The cart before the horse: A new model of cause and effect

September 28, 2018 by Jacqueline Mitchell, Beth Israel Deaconess Medical Center
Credit: CC0 Public Domain

Natural little scientists, human babies love letting go of things and watching them fall. Baby's first experiment teaches them about more than the force of gravity. It establishes the concept of causality—the relationship between cause and effect that all human knowledge depends on. Let it go, it falls. The cause must precede its effect in time, as scientist from Galileo in the 16th Century to Clive Granger in 1969 defined causality.

But in many cases, this one-way relationship between cause and effect fails to accurately describe reality. In a recent paper in Nature Communications, scientists led by Albert C. Yang, MD, Ph.D., of Beth Israel Deaconess Medical Center, introduce a new approach to that moves away from this temporally linear model of cause and effect.

"The reality in the real-world is that cause and effect are often reciprocal, as in the feedback loops seen in physiologic/endocrine pathways, neuronal regulation, ecosystems, and even the economy," said Albert C. Yang, MD, Ph.D., a scientist in the Division of Interdisciplinary Medicine and Biotechnology. "Our new causal method allows for mutual or two-way causation, in which the effect of a cause can feed back to the cause itself simultaneously."

Yang and colleagues' new approach defines causality independently from time. Their covariation principle of cause and effect defines cause as that which when present, the effect follows, and that which when removed, the is removed. The team demonstrates the new approach by applying it to predator and prey systems. Moreover, Yang and colleagues showed that their model can work well in systems where other causality methods cannot work.

"I would expect the method to represent a breakthrough of causal assessment of observational data," said Yang. "It can be applied to a wide range of causal questions in the scientific field."

Explore further: Scientists unleash power of genetic data to identify disease risk

More information: Albert C. Yang et al, Causal decomposition in the mutual causation system, Nature Communications (2018). DOI: 10.1038/s41467-018-05845-7

Related Stories

Mapping the edge of reality

April 28, 2017

Australian and German researchers have collaborated to develop a genetic algorithm to confirm the rejection of classical notions of causality.

Prediction or cause? Information theory may hold the key

September 30, 2011

(PhysOrg.com) -- "A perplexing philosophical issue in science is the question of anticipation, or prediction, versus causality," Shawn Pethel tells PhysOrg.com. "Can you tell the difference between something predicting an ...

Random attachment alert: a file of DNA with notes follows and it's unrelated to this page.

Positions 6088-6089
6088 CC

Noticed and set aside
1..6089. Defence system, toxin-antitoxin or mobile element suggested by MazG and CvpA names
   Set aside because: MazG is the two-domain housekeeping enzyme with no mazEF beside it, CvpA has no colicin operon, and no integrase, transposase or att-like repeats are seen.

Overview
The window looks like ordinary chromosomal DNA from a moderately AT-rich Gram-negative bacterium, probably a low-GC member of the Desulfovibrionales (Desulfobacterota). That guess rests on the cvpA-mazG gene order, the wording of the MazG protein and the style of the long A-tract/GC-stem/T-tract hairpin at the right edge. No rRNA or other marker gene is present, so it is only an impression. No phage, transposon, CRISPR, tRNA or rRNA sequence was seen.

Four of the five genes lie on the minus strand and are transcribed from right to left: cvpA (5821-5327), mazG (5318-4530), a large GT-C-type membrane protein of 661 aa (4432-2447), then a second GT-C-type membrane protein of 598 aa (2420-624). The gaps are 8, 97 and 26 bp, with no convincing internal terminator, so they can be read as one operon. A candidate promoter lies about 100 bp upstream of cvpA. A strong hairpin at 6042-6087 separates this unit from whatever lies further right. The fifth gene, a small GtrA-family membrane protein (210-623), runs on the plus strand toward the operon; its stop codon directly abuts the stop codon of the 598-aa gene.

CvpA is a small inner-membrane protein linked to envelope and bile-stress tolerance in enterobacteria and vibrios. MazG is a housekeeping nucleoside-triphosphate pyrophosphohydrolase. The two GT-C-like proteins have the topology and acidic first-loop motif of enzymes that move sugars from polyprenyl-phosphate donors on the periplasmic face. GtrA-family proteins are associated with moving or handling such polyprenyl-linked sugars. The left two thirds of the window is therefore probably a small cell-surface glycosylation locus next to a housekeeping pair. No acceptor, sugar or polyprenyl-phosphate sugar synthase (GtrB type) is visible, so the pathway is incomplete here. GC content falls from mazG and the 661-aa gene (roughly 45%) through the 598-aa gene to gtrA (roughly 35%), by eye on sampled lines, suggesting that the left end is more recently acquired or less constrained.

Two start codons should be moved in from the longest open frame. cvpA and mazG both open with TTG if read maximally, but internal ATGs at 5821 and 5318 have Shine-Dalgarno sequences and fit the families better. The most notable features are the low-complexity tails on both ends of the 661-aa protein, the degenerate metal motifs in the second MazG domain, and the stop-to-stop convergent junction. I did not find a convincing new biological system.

New evidence confirms human activities drive global warming

February 22, 2016

A new statistical technique, analysing data records since measuring started 150 years ago, independently confirms that man-made carbon dioxide (CO2) and methane (CH4) emissions have led to global warming, according to a JRC-led ...

Recommended for you

Taking a close look at bacteria

October 23, 2018

Yong Wang, assistant professor of physics, and graduate student Asmaa Sadoon have been studying how molecules travel through bacterial cytoplasm in order to understand more about how these tiny organisms function. Using new ...

Researchers validate 80-year-old ferroelectric theory

October 23, 2018

Researchers have successfully demonstrated that hypothetical particles that were proposed by Franz Preisach in 1935 actually exist. In an article published in Nature Communications, scientists from the universities in Linköping ...

Understanding the building blocks for an electronic brain

October 22, 2018

Computer bits are binary, with a value of zero or one. By contrast, neurons in the brain can have many internal states, depending on the input that they receive. This allows the brain to process information in a more energy-efficient ...

1 comment

Adjust slider to filter visible comments by rank

Display comments: newest first

RobertKarlStonjek
not rated yet Sep 28, 2018
Homoeostasis is a feedback loop of this kind, as is life in general and living systems tend to function as feedback loops from the catalytic chemical reactions that are self regulating inside the living cell to political systems where individuals elect the government which enact laws that govern the individual's behaviour.

Please sign in to add a comment. Registration is free, and takes less than a minute. Read more

Click here to reset your password.
Sign in to get notified via email when new comments are made.